The Black Mile is the third novel by our very own Plex - you can call him Mark for the purposes of this competition, though. We have a really cool set of prizes to celebrate the launch. The winner will receive an overnight stay in The Soho Hotel, a funky hang-out slap bang in the middle of Soho (which is the setting for the novel). Runners-up will receive signed copies of the artwork for the novel (by the artist responsible for some of Bret Easton Ellis' UK covers), together with signed copies of Mark's previous novels.
The novel is available at the introductory price of 99p and you can get a copy here.
Deathrace, The Running Man, Battle Royale. The thing that links these movies is that they are strictly for over-18’s. So when it comes to the classic government-chase-bloodbath genre, can the violence be tempered for a teenage fee-paying audience? The answer is most definitely yes – but it comes at a cost.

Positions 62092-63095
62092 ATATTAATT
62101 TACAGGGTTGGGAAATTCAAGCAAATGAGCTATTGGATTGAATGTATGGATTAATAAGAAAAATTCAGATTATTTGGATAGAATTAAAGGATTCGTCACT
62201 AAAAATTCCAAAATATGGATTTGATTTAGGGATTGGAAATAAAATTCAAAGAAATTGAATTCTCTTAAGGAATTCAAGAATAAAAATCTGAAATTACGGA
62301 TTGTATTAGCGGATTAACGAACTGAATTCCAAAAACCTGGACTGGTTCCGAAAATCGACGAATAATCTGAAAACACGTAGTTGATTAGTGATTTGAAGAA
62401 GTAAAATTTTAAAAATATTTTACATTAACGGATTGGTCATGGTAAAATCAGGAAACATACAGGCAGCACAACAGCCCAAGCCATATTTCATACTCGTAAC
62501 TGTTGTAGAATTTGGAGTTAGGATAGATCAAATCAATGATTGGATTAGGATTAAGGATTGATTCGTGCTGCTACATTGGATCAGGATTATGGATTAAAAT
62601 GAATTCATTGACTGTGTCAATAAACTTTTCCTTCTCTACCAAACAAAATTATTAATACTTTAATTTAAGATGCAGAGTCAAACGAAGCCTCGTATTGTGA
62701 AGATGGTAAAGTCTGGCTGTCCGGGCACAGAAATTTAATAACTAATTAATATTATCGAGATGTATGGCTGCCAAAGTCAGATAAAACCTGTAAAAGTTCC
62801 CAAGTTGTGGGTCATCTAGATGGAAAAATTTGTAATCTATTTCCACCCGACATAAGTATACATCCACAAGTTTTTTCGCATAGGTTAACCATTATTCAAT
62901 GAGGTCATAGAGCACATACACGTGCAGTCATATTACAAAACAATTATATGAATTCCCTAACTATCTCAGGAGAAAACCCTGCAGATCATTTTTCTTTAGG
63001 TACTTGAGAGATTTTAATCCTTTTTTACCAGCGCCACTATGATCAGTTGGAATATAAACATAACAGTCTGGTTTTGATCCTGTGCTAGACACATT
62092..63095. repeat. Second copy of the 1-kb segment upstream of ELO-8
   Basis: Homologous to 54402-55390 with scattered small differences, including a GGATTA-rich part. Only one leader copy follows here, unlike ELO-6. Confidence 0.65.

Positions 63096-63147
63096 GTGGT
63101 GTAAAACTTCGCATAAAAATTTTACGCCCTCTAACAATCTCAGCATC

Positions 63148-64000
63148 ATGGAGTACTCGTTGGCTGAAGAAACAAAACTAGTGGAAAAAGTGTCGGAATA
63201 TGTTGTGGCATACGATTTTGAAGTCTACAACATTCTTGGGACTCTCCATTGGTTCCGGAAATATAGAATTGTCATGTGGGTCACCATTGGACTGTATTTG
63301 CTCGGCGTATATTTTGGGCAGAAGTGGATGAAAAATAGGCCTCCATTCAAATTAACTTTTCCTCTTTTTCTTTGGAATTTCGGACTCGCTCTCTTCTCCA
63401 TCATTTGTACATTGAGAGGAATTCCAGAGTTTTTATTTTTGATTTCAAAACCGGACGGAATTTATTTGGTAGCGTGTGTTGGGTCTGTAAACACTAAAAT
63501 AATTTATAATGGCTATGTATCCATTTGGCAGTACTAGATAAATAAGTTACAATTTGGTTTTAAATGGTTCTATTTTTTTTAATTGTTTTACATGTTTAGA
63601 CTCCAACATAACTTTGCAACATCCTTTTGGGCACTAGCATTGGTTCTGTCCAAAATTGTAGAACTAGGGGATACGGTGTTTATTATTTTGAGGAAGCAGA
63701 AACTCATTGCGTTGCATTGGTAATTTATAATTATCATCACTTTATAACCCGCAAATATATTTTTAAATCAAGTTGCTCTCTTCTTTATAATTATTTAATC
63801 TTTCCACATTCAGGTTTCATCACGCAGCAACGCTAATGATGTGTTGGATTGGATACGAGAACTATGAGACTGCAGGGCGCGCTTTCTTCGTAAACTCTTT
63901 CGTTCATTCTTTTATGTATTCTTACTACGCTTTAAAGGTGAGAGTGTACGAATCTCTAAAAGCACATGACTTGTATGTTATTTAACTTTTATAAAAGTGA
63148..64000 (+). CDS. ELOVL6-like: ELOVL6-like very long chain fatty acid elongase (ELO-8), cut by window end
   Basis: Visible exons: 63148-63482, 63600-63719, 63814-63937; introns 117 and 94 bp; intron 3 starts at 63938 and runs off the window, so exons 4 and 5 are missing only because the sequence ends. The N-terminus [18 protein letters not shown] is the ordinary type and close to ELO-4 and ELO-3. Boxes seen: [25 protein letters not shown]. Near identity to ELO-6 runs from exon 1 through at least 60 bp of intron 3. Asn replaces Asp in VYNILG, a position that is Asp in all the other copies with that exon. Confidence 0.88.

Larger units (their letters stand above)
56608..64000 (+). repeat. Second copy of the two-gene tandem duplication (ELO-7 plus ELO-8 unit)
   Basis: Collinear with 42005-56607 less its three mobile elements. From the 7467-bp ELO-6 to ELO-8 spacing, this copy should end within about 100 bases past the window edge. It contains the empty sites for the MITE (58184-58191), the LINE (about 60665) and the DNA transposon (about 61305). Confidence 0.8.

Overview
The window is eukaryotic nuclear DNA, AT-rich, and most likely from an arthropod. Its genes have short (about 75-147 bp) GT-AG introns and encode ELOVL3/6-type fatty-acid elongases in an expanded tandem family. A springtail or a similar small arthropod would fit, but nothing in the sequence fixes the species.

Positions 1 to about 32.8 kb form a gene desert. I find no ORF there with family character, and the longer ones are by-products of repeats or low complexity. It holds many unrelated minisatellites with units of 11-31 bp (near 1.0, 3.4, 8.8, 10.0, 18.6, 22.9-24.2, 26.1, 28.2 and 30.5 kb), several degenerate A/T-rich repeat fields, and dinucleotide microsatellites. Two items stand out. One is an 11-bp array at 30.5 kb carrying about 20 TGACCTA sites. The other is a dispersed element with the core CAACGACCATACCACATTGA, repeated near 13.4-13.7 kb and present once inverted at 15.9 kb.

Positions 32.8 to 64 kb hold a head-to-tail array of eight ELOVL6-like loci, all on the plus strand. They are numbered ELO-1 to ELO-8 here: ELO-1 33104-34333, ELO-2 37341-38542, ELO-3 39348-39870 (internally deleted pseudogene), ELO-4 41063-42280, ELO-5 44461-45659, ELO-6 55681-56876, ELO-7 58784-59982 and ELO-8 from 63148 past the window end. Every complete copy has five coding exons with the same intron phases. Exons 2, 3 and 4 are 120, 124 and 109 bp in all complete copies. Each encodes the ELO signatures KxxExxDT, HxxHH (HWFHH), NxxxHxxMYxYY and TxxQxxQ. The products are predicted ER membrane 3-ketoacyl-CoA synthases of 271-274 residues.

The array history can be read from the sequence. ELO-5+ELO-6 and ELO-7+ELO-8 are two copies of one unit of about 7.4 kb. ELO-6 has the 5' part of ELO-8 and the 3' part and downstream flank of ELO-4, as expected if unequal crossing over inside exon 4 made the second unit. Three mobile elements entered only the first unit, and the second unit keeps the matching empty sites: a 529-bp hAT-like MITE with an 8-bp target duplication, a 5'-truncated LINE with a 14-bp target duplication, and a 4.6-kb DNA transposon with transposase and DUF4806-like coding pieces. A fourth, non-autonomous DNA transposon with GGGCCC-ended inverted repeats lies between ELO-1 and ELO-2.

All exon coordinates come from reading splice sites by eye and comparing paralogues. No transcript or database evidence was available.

Unwilling to limit his assault on the children of the 80s to just one beloved cartoon, Michael Bay will strike again when Ninja Turtles is released on Christmas Day 2013. Before you buy your turkey flavoured popcorn be warned: the teenage mutant ninja turtles will not be mutant (and perhaps not even teenage, going by the newly shortened title).
We've seen Seth Rogen in uniform before - as one of half of an inept police duo in Greg Mottola's Superbad (2007) and as a bi-polar security guard in 2009's Observe and Report (released in the same year as Kevin James' Paul Blart: Mall Cop - I don't know which came first and I don't care to find out). Despite a brief dalliance with something somewhat above his station in last year's The Green Hornet, Rogen has cemented a reputation as an icon of the post-2000 'stoner comedy' scene.